The Aran Islands are a place of connection—connection to the land, to the sea, and to the soul of Ireland. Here, you’ll find a sense of peace and a deeper understanding of the island’s storied past and vibrant present.

Visit Newgrange Passage Tomb

Journey to the heart of Ireland’s Ancient East and stand before Newgrange, a passage tomb that predates the pyramids of Egypt. This 5,200-year-old marvel in County Meath is a testament to the ingenuity and spirituality of Ireland’s early inhabitants.

As you enter the narrow passageway and emerge into the central chamber, you’ll be enveloped in an atmosphere of ancient mystery. The tomb’s precise alignment with the winter solstice sunrise is a phenomenon that continues to awe visitors, as a beam of light illuminates the chamber and brings the intricate stone carvings to life.

A visit to Newgrange offers:

  • A journey into the depths of history, where myth and archaeology intersect
  • The opportunity to witness the winter solstice phenomenon (access determined by a lottery)
  • A connection to Ireland’s distant past, where the stones speak of a time long forgotten and the legacy of the tomb’s builders endures

Walk the Walls of Derry/Londonderry

Experience the living history of Derry/Londonderry by walking its ancient city walls, the only remaining intact fortifications in Ireland. As you traverse the 1.5-kilometer circuit, you’ll gain insights into the city’s tumultuous past, from the sieges it endured to the vibrant present it enjoys. The walls, built between 1613 and 1619, offer panoramic views of the city and the surrounding countryside, a vantage point that has witnessed centuries of change.

The walls of Derry/Londonderry are more than just a historical artifact; they are a symbol of the city’s resilience and diversity. Whether you call it Derry or Londonderry, the city’s walls unite its people and stand as a monument to their shared history. Northern Ireland’s complex history, including The Troubles and its UNESCO World Heritage Sites like the Giant’s Causeway, adds layers of depth to the experience.

As you walk the walls, you’ll feel the pulse of a city that has survived conflict and emerged with a spirit of hope and unity. It’s a walk that takes you through time, offering a perspective on Northern Ireland that is as complex as it is compelling.

Experience the Charm of Cork City

Step into the vibrant heart of Cork City, where history blends seamlessly with modern dynamism, creating a cultural tapestry that is uniquely Irish. Cork, with its friendly locals and lively atmosphere, invites you to explore its winding streets and historic landmarks. Some must-visit attractions in Cork include:

  • St. Fin Barre’s Cathedral: Imposing grandeur and stunning architecture
  • English Market: Intimate charm and a wide variety of food stalls
  • St. Anne’s Church: Ring the bells and enjoy panoramic views of the city
  • University College Cork: Beautiful campus with a rich history
  • Cork Butter Museum: Learn about the city’s maritime history and the butter trade

Cork is a city that wears its heritage proudly, and there is something for everyone to enjoy.

But Cork is more than a city of sights; it’s a city of experiences. Indulge in the culinary delights of the English Market, where local produce and artisanal treats await. Visit the Crawford Art Gallery, where Irish art comes to life, or take in a performance at the Cork Opera House.

Cork is a city that invites you to become part of its story, a place where every corner reveals a new discovery, and every moment is an opportunity to connect with Ireland’s vibrant culture.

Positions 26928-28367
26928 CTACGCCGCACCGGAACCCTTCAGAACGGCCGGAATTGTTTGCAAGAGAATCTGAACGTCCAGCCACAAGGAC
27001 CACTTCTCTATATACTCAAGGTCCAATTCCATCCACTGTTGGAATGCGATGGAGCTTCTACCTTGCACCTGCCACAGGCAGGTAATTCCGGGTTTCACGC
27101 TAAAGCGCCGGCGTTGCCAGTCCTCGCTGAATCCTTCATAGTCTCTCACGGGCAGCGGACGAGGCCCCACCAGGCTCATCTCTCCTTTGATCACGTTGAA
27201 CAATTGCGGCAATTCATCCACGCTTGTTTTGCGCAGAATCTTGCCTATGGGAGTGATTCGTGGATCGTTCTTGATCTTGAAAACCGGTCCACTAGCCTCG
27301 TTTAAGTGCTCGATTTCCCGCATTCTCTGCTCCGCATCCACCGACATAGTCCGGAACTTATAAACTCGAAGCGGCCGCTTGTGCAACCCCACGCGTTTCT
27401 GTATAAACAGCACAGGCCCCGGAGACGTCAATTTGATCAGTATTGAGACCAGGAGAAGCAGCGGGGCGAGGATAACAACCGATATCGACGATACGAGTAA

Explore Glendalough Monastic Site

Immerse yourself in the spiritual serenity of Glendalough Monastic Site, nestled in a glacial valley in County Wicklow. Founded by St. Kevin in the sixth century, this monastic retreat was once a beacon of learning and faith in Europe.

Today, the site’s round tower, stone churches, and crosses stand as silent witnesses to a time when monks sought solitude and contemplation amidst nature’s splendor. Glendalough, or the “valley of two lakes,” provides a backdrop of stunning scenery that enhances the site’s peaceful ambiance.

A visit to Glendalough is an encounter with both history and nature. The monastic city’s remains invite contemplation, while the surrounding Wicklow Mountains National Park offers a canvas of lush woodlands and tranquil waters.

Whether you’re exploring the interpretive center to learn about the site’s storied past or taking a reflective walk along the lakes, Glendalough is a place where the spirit can breathe and the mind can wander. It’s a retreat that offers a respite from the modern world, a sanctuary where the legacy of Ireland’s early Christians lives on.

Visit the Rock of Cashel

Rise above the plains of Tipperary to the Rock of Cashel, an imposing fortress steeped in legend and history. Once the seat of the Kings of Munster, the Rock of Cashel, also known as St. Patrick’s Rock, is a complex of medieval buildings that command the landscape with their dramatic presence.

Here, amid the cathedral ruins and high crosses, you can trace the footsteps of St. Patrick, who is said to have baptized King Aengus here, and immerse yourself in the lore of a place where kings once ruled.

The Rock of Cashel is not just a historical site; it’s a canvas of Irish identity, where the past resonates with the present. Explore the Hall of the Vicars Choral, marvel at the grandeur of the cathedral, or ponder the legends that surround the rock itself.

With each step, you’ll uncover a layer of Ireland’s rich tapestry, from the site’s early Christian significance to the sieges and sacking it endured.

The Rock of Cashel is a must-visit for anyone seeking to understand the heart of Ireland’s storied past.

Discover the Beauty of Achill Island

Escape to the rugged beauty of Achill Island, where the wilds of County Mayo unfold in a panorama of dramatic cliffs, serene beaches, and untamed landscapes. Achill, the largest island off the Irish coast, beckons with its Blue Flag beaches, such as the secluded Keem Bay and the sweeping sands of Keel Beach.

The island’s history is etched into the haunting Deserted Village at Slievemore, a poignant reminder of the Great Famine that once ravaged this land.